How useful (or useless) are preseason statistics for rookies?

Zion Williamson has been phenomenal this preseason for the New Orleans Pelicans. This has led to various opinions in the basketball world on how Zion will perform in the regular season.

Some say that Zion is going to be an All-Star in his rookie season. In fact, Stephen A. Smith made the bold claim that Zion’s rookie season will mirror Shaquille O’ Neal’s, based off Zion’s unparalleled efficiency in the paint.

To examine this idea more objectively, I attempted to look at a general case rookies in the preseason and the regular season and isolate some key statistics. One thing to take note of that affect interpretation of these results:

Teams have extreme variability of schedules in the preseason. For instance, one team could be playing a strong Lakers team each game, while another team plays teams like the Shanghai Sharks. Thus, it is tough to generalize anything from preseason to regular season. However, for the purposes of this article, we will assume that this will not affect player/team statistics by a wide margin.

I looked at three different basic statistics (points per game, assists per game, rebounds per game) in the regular season vs. the preseason. I plotted these values on separate histograms for regular season and preseason statistics.

These stats show that show that the overall spread of points scored during the regular season is skewed more right than the preseason points per games for rookies.

To examine this further, I wanted to look at whether players were less efficient during the regular season, or whether one of the main causes for this was because of less opportunity during the regular season.

A dot of this size indicates that the players minutes played stayed constant.

In this scatter plot, the size of the dot corresponds to the rate of the increase of time played. Mathematically, it is simply expressed as

(MPG_{regular season})/(MPG_{preseason}) * k

This constant value is just so that one can distinguish between the sizes of the dots.

If you look closely at this plot, there is a clump of small dots below the line. (which is the line that represents the values staying the same). This means that most of these players received far less minutes during the regular season, which will in turn, skew the points per game histogram more to the right.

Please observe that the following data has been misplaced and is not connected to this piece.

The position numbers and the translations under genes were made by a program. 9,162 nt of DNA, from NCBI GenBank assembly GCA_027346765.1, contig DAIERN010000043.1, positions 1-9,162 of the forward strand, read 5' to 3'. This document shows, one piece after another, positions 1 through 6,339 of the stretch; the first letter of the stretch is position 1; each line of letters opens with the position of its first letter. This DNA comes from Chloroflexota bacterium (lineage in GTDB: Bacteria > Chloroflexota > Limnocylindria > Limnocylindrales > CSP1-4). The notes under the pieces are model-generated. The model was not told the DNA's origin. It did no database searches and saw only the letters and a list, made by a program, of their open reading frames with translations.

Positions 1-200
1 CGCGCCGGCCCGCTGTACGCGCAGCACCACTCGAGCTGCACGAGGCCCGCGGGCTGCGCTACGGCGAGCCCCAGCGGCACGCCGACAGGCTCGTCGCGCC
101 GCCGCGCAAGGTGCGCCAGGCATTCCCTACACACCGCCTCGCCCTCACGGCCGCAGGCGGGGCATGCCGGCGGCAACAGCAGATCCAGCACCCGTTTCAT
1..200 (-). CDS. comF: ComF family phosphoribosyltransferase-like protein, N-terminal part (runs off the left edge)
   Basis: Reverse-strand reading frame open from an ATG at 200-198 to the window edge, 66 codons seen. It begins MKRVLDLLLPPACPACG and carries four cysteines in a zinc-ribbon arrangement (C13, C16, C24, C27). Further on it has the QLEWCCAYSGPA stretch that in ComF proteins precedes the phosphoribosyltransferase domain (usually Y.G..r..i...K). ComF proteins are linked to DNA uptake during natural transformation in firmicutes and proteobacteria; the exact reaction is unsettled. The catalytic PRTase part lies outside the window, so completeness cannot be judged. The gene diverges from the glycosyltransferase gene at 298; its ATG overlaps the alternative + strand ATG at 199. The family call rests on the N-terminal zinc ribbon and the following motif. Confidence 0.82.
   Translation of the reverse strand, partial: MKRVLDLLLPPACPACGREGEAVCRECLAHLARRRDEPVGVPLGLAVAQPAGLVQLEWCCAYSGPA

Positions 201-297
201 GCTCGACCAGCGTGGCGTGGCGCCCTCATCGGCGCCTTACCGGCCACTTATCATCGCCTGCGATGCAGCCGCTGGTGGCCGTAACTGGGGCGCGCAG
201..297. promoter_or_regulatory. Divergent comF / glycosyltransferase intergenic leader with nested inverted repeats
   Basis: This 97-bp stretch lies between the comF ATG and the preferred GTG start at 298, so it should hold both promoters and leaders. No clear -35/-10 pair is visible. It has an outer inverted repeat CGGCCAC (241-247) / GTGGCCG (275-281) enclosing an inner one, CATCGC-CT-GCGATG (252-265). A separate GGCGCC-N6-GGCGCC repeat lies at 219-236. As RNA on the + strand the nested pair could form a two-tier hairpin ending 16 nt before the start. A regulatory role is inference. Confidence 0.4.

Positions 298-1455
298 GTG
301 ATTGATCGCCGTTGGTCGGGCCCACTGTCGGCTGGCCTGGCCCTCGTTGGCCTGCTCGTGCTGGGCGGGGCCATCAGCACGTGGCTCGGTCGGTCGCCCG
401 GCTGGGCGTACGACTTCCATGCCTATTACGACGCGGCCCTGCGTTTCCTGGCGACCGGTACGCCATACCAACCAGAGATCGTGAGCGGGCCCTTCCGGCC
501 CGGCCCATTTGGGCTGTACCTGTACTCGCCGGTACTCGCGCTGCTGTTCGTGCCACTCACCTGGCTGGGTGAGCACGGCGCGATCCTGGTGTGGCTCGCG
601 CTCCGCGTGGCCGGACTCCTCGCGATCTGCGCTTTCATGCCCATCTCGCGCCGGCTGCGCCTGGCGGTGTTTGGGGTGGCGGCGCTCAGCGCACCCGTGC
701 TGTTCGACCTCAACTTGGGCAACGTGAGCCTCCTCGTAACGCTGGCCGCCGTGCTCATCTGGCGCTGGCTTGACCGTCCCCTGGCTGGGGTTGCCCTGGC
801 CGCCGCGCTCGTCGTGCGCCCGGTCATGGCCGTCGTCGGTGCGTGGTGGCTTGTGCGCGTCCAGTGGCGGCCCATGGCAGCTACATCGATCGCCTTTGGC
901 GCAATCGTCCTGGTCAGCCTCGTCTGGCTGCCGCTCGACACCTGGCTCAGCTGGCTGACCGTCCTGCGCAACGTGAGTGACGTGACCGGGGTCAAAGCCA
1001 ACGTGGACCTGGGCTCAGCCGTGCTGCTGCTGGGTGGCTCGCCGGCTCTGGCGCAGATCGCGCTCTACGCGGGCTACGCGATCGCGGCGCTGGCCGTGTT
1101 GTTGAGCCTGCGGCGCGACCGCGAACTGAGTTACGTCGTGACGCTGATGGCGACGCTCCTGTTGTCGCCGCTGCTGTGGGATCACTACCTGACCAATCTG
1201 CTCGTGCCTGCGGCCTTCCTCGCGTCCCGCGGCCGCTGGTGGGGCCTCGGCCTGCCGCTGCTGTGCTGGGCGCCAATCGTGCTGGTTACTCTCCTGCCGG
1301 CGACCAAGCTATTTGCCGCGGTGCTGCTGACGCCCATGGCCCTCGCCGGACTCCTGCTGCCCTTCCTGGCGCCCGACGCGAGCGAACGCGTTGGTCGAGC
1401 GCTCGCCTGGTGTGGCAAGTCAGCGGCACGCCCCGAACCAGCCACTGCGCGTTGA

Thus, we can assume that rookies maintain fairly similar point averages across the preseason and the regular season. We can also generalize this to assists, with the same type types of plots.

We can see from this plot that regular season assist averages are also more skewed right than preseason assist averages.

A dot of this size indicates that the players minutes played stayed constant.

And again, we see the same trend as we did with points. However the data is far more clumped near zero, which makes sense. Most players do not have the ball in their hands in order to facilitate too much.

When we look at rebounds, however, we can see that the distributions remain fairly similar across the regular season and the preseason.

A dot of this size indicates that the players minutes played stayed constant.

When we look at the scatter plot for this graph, it looks like the number of points above the y=x line and the number of points below the line and above the line seems around the same.

There is obviously some correlation between preseason stats and regular season. The main bottleneck for rookie players which causes regular season statistics to dip is that rookie players do not get as many opportunities in the regular season as they do in the preseason.

However, we should expect Zion to continue to be the main man for the New Orleans Pelicans, and with his body frame and ability to score at will, don’t expect too much of a drop off in regular season statistics.

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